Tips on sewing organza
Organza is not the easiest fabric to work with. While it is beautiful, the fact that it is sheer means all of your seams and hems will show on the outside, not to mention it puckers easily and frays even more easily.
If you want to use organza to make a lovely dress, it can be done as long as you keep a few important things in mind.
Wash the organza before you work with it. It may shrink slightly and throw off the finished garment if you don't.
Use a new 11 to 14 needle for sewing light- to medium-weight fabrics. The 8 to 10 needle is too lightweight to work with since organza is a stiffer fabric. Make sure the needle is new as it will be sharper.
- Organza is not the easiest fabric to work with.
- The 8 to 10 needle is too lightweight to work with since organza is a stiffer fabric.
Sew french seams instead of serging the seams together. This makes the garment look neater and more finished. Make the french seams as small as you can.
Use synthetic thread, polyester preferably. Organza is strong and needs a strong thread to hold it together. Cotton thread breaks too easily to hold up to organza.
Use a long stitch length. Organza puckers and in order to avoid that you have to lengthen the stitches. Each sewing machine is different and you will have to sew on a scrap piece of organza to determine how long the stitches should be.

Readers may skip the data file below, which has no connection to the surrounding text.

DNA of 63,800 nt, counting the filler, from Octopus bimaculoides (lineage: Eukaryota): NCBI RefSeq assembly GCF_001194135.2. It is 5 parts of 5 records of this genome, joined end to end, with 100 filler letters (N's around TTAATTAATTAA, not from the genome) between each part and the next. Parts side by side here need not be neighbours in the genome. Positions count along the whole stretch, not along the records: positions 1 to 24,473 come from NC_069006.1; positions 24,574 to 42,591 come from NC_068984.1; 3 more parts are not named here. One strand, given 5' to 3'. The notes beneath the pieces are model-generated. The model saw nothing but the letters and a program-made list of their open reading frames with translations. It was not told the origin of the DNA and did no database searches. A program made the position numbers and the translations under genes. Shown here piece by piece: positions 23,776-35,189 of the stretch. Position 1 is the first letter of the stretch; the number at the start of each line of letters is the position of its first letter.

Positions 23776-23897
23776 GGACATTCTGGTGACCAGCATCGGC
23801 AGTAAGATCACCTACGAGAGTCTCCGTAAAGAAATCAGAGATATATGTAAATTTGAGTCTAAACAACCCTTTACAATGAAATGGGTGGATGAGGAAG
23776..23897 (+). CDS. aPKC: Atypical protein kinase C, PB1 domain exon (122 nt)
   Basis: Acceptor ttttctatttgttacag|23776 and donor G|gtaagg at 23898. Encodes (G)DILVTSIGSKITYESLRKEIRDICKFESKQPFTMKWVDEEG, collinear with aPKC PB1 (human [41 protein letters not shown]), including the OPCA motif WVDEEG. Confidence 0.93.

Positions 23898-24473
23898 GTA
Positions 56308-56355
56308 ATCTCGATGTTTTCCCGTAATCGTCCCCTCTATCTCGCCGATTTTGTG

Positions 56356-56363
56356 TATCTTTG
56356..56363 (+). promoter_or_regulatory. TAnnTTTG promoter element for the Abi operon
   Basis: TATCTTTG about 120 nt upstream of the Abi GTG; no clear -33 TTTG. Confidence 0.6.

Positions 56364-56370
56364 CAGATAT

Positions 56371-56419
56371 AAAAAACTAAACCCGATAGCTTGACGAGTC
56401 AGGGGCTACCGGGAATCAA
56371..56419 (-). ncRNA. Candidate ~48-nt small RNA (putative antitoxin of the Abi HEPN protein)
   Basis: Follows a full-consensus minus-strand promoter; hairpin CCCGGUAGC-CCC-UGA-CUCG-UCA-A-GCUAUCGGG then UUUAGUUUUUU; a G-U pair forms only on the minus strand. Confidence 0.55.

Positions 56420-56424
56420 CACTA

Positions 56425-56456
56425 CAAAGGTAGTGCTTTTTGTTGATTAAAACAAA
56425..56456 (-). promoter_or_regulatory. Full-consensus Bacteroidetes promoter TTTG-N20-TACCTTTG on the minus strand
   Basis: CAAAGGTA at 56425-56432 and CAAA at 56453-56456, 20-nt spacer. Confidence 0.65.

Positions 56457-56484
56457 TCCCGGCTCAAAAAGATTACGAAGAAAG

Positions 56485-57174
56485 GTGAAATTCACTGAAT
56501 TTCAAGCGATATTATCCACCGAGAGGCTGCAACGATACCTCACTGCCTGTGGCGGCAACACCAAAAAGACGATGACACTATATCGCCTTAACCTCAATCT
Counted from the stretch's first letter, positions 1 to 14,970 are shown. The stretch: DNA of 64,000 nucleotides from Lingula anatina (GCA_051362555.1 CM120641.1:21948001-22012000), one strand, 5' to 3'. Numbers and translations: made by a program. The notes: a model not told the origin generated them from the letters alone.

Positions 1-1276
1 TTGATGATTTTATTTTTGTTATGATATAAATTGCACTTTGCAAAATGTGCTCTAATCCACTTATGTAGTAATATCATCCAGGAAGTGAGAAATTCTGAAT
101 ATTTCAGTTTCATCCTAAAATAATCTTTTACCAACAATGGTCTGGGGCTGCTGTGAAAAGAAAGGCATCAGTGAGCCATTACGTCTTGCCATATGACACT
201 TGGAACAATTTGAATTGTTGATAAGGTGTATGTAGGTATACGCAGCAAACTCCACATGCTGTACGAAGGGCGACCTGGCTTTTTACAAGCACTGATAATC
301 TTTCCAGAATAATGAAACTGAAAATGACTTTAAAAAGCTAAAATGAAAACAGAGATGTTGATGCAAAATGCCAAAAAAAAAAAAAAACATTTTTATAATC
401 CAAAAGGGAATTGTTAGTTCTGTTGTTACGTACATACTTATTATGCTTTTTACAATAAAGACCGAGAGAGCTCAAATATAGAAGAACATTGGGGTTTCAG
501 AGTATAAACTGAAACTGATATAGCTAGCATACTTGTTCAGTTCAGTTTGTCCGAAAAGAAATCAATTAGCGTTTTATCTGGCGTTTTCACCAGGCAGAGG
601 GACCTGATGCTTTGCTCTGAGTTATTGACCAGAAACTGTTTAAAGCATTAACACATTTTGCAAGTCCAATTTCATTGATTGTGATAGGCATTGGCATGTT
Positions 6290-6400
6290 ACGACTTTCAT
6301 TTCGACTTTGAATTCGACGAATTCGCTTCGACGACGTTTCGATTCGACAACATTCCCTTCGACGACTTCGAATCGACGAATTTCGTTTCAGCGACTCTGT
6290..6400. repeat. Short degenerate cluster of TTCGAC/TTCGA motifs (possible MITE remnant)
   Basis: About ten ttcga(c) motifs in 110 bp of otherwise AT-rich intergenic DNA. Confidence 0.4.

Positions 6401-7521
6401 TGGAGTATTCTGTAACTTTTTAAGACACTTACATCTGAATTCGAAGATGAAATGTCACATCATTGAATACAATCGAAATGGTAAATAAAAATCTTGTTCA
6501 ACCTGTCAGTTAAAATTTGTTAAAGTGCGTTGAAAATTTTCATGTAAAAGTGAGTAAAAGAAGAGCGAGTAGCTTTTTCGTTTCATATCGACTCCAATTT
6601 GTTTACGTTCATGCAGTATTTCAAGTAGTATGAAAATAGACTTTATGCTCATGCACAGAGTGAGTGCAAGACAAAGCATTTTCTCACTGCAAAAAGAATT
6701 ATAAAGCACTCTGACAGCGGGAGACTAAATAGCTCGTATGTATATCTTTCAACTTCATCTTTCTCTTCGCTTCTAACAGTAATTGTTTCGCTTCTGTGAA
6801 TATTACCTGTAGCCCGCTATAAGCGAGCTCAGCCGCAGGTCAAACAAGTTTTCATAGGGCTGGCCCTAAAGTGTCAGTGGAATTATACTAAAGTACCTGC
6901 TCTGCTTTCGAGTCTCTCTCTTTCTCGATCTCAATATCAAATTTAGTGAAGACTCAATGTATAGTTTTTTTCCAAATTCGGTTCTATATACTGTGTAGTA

- Sew french seams instead of serging the seams together.
- Each sewing machine is different and you will have to sew on a scrap piece of organza to determine how long the stitches should be.
Starching organza makes it easier to work with. Use the spray-on starch and it should wear off by the time you are finished.
Use a small amount of Fray Check, or a similar substance, before you hem. This will keep the hem from fraying so badly and will make the finished garment look better.
Hollan Johnson is a freelance writer and contributing editor for many online publications. She has been writing professionally since 2008 and her interests are travel, gardening, sewing and Mac computers. Prior to freelance writing, Johnson taught English in Japan. She has a Bachelor of Arts in linguistics from the University of Las Vegas, Nevada.